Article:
September 14, 2008

A recent scientific study has shown that there is a particular gene, present in two out of every five men, that makes them less likely to form a lasting monogamous relationship. So, certain men are biologically predisposed to cheat. Infidelity is in their DNA.

Who is funding this study? Probably a promiscuous billionaire who got caught by his wife and thought it wouldn't cost him as much in alimony if he had a scientist to back up what women have known for ages.

We don't need to unravel the double helix to know men are programmed.

But if there's truly a genetic link, I would want a screening test. Think of all the time it would save me asking questions. Where were you? Who did you have lunch with? What did you order? All potential boyfriends or husbands would be screened with the sexual fidelity test ahead of time. Cotton swabs will be flying off the shelf.

Not that I'd trust the test. It won't be a 100%. They never are that accurate, so there's still room for suspicion. Precautions will have to be taken. People with fair skin need a high SPF lotion and stay out of the sun to avoid melanomas. Will men with this gene have to stay out of Las Vegas?

The downside of the test would be if a guy doesn't have the gene and cheats anyway. What does that say? Just that he's bored with you.

Even if they got tested though it wouldn't matter. A lot of women will overlook the results. They'll still find a way to make it their fault. I can hear it now: "Maybe I mutated the gene and it kicked in."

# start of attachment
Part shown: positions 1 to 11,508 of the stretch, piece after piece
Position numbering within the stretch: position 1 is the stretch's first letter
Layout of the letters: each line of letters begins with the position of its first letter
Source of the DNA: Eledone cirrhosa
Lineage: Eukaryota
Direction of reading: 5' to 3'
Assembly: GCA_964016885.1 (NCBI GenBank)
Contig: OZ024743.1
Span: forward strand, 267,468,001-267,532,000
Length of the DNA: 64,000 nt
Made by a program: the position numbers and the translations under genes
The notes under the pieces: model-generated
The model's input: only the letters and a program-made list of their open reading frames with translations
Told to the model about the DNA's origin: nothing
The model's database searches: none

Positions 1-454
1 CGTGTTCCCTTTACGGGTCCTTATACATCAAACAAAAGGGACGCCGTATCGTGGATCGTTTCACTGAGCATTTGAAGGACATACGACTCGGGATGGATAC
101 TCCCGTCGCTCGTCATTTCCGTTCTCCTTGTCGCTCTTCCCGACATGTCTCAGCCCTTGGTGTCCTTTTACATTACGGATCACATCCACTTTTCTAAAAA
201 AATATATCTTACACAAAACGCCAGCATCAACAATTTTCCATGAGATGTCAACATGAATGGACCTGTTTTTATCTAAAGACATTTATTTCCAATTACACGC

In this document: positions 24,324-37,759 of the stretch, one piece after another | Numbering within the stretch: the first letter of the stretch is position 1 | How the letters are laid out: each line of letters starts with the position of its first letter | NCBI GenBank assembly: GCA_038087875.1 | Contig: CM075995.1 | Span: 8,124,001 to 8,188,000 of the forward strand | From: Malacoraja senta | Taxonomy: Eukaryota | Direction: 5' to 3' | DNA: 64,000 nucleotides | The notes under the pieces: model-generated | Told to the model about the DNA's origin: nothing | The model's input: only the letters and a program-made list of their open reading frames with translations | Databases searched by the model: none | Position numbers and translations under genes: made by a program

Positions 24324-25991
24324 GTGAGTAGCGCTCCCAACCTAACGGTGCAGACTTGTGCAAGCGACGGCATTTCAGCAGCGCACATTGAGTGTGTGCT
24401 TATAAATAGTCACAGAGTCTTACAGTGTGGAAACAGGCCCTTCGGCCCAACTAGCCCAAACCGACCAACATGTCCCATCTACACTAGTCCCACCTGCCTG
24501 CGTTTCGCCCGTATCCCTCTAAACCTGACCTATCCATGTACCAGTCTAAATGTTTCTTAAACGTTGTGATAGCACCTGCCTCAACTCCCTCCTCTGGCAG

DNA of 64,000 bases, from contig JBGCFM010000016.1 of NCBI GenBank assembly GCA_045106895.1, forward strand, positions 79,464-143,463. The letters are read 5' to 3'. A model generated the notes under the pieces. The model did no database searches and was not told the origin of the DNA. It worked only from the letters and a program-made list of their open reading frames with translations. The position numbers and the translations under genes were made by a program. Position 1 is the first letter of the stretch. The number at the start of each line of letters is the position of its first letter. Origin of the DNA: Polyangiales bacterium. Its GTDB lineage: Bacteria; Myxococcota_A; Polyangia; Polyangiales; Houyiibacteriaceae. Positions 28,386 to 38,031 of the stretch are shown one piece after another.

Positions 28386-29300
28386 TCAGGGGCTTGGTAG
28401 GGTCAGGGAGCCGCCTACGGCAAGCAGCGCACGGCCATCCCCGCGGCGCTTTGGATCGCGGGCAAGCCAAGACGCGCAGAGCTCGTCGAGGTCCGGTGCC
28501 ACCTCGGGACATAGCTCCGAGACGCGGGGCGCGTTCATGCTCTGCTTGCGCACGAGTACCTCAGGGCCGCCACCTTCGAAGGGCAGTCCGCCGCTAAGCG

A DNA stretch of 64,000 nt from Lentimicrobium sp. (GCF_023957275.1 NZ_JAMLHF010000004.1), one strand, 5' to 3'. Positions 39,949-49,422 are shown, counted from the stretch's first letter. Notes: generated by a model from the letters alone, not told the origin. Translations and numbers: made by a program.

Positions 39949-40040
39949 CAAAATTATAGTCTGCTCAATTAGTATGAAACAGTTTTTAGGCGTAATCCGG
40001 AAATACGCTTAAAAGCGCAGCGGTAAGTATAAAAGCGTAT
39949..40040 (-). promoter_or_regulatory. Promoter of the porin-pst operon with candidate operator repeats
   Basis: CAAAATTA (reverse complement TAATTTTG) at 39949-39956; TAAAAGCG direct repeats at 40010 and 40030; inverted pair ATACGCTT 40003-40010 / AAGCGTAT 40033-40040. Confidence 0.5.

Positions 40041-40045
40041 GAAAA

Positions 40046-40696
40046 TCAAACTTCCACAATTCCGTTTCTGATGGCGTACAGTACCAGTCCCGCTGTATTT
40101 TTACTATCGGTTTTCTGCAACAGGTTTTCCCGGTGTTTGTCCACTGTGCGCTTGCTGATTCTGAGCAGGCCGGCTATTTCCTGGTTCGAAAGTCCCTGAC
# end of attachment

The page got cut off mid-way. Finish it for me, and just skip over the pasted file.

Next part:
Other women will use it as an excuse to become more invested. They'll believe they can change him. They'll try to figure out what triggers the genetic impulse so they can block it. Since there are varying degrees of infidelity it will become a project. Is he a chronic philanderer? Or is it seasonal? Is it a one-off and he's plagued with guilt? Or is it just his way to exit a relationship. As long as there's biology involved, women will find a way to forgive.

They only conducted this test on men because the hormone it acts upon plays a larger part in their brain than it does in those of women. So if science can prove that men have it in their DNA to be distant, can it explain why women have it in their DNA to be drawn to emotionally unavailable men? Perhaps there are certain women who have an acceptance gene. It's in their DNA to tolerate bad behaviour.

One interesting point is that research has also shown that men who have the infidelity gene have a natural abiliity to get round a woman's defences and into her apartment. The top five were:

1. Can I come in and use the loo? It's hard to say no to that. No, I'd rather you pee in your pants?

2. I'm thirsty - can I have a glass of water? That too. He could be diabet ic. Or dehydrated.

3. Do you mind if I leave my computer inside so I don't have to carry it around? I don't want him to get an ache in his shoulder - what would I cry on?

4. Is it okay if I check the football results? Saying no to that is like denying a man oxygen.

5. I need to sit down for a minute - on your bed. Quickly followed by: I promise nothing will happen, we can just cuddle. How do we resist the cuddle line ?

What women need is a detection gene. It releases a hormone that repels untrustworthy men. If some men are programmed to cheat then women need a biological imperative to avoid them.